In the Mexican Sea 93 million years ago, a peculiar shark with wing-like fins
Perhaps when you think of sharks in the past, you think of megalodon (megalodon) images. Megalodon is an extinct giant shark with huge teeth that can reach 18 meters in length.
However, the idea of this prehistoric ocean superpredator is somewhat different from the discovery of the strange “winged shark”.This specimen was baptized quil fishThe eagle shark, or eagle shark, has very long and thin fins, making it a wingspan of nearly two meters and a body length of 1.6 m. Moreover, its mouth is suitable for filtering feed because it should feed on plankton like a whale.
Eagle shark fossils were discovered in 2012 in limestone from a Mexican quarry in Nuevo Leon state in northeastern Mexico.Researchers from different institutions in Germany and France have studied the fossil, and these details can now be found and published in science magazine.
Sharks past and present
Sharks belong to the elasmobranch subcategory, which includes fish whose skeleton is composed of cartilage, such as giant manta rays or rays. Among them, some are carnivores, such as most sharks, while some feed on plankton, such as mantas.
In particular, modern plankton-eating elastic branches have two distinct body shapes: some have a common shark body, such as the whale shark (the world’s largest living fish), while others have a flat body, such as a manta.
Eagle sharks have the characteristics of these two types of bodies. Although its tail and tail fins are similar to today’s sharks, its long fins make it comparable to today’s mantas. In fact, sharks are closely related to sharks because they have similar body structures, which are characterized by the position of the slit and the flat shape of the rays.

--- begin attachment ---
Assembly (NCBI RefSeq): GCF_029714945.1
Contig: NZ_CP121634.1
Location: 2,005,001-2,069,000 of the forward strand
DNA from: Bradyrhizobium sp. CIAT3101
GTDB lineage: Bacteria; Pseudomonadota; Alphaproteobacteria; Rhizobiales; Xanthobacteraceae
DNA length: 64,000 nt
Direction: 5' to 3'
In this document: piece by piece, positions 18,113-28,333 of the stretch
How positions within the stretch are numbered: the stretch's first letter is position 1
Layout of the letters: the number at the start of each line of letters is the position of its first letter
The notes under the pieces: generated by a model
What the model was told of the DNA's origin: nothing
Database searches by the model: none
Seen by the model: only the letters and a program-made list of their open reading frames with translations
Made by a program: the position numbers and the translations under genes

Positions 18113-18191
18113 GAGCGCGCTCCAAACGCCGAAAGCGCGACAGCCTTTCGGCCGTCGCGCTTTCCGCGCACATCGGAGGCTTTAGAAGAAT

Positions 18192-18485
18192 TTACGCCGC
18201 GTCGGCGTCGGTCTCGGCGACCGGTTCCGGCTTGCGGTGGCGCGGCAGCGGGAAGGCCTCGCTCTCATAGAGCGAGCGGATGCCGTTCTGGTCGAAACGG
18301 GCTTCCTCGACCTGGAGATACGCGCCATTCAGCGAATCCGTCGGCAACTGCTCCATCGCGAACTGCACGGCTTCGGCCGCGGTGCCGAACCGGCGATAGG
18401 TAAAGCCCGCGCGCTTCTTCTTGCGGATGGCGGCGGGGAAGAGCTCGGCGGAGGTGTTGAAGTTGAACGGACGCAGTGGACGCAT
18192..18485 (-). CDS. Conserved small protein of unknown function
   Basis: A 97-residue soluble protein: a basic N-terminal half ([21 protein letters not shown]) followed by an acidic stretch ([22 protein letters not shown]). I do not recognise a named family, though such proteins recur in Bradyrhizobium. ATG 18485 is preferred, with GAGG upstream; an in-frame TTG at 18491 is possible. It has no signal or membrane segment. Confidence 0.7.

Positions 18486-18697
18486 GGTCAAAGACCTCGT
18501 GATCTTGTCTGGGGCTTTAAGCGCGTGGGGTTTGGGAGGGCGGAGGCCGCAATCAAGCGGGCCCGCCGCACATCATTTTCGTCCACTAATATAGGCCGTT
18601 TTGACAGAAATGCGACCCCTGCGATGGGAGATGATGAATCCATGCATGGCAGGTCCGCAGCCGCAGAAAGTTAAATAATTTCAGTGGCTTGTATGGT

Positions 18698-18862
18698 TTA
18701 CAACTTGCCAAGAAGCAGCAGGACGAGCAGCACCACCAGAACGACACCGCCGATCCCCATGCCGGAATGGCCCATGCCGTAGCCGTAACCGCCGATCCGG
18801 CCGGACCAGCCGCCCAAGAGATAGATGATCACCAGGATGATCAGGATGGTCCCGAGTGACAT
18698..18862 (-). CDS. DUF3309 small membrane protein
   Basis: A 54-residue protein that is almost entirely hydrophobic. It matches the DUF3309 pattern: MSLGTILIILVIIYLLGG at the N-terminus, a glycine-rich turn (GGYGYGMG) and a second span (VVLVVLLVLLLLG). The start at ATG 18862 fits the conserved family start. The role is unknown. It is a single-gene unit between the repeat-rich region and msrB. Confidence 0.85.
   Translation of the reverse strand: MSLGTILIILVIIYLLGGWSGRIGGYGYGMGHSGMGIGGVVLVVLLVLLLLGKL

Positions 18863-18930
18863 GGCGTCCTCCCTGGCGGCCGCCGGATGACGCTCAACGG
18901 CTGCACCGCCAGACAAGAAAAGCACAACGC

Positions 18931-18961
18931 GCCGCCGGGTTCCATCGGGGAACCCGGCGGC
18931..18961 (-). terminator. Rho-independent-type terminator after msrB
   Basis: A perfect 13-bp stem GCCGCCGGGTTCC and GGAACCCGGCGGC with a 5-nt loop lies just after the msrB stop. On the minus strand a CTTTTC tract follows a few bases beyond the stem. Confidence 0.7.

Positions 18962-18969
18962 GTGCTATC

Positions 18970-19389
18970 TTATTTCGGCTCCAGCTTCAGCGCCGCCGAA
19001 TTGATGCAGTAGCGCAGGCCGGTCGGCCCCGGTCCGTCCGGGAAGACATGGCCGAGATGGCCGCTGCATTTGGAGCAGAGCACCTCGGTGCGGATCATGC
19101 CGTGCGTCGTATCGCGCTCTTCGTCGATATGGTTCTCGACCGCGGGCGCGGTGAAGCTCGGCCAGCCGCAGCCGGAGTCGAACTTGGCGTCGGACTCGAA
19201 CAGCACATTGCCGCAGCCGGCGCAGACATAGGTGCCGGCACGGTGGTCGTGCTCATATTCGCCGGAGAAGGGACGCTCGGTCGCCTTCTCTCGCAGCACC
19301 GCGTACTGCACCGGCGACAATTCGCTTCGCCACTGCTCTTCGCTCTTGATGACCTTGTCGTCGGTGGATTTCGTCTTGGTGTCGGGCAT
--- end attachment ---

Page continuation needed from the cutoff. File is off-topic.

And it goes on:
However, the eagle shark is not the predecessor species of the stingray. What happened to these species is an example of coincidental evolution, in which different groups independently evolved the same traits.
The researchers compared the fossils with 26 modern shark species. According to the shape of the fish’s vertebrae and caudal fin (posterior fin), they arranged the fish in the following order: Sheep (Within the flexible branch), which includes great white sharks.
The meteorite wiped out the eagle shark
What makes this specimen unique is that it is wider than the long one. Moreover, its head is very short and its mouth is very wide. With these characteristics, researchers believe that the eagle shark is a slow swimmer, different from the current great white shark. Their pectoral fins may act as stabilizers and help propel the shark forward.
Knowing more about this species will depend on finding more eagle shark fossils. A fin discovered in 2012 has no bone fin (located on the underside of the shark, near the tail) or dorsal fin. In any shark movie, this fin is usually poked out of the water. But it is not clear if the shark did not have these fins while alive, or if they did not appear due to unfossilization.
The spot where the eagle shark fossil was found has been covered by the western inland sea more than 93 million years ago. This sea extends from the Gulf of Mexico to the Arctic Ocean in the Cretaceous period. During this period, flowering plants, marine sponges, certain types of dinosaurs, as well as modern crocodiles and sharks began to multiply.
Researchers suspect that, like many species in this period, the eagle shark disappeared due to the fall of a meteorite, which caused the mass extinction of living things 66 million years ago. Although like many other species, it is no longer among us, but its fossil may soon be seen in the La Miraca Museum in Mexico.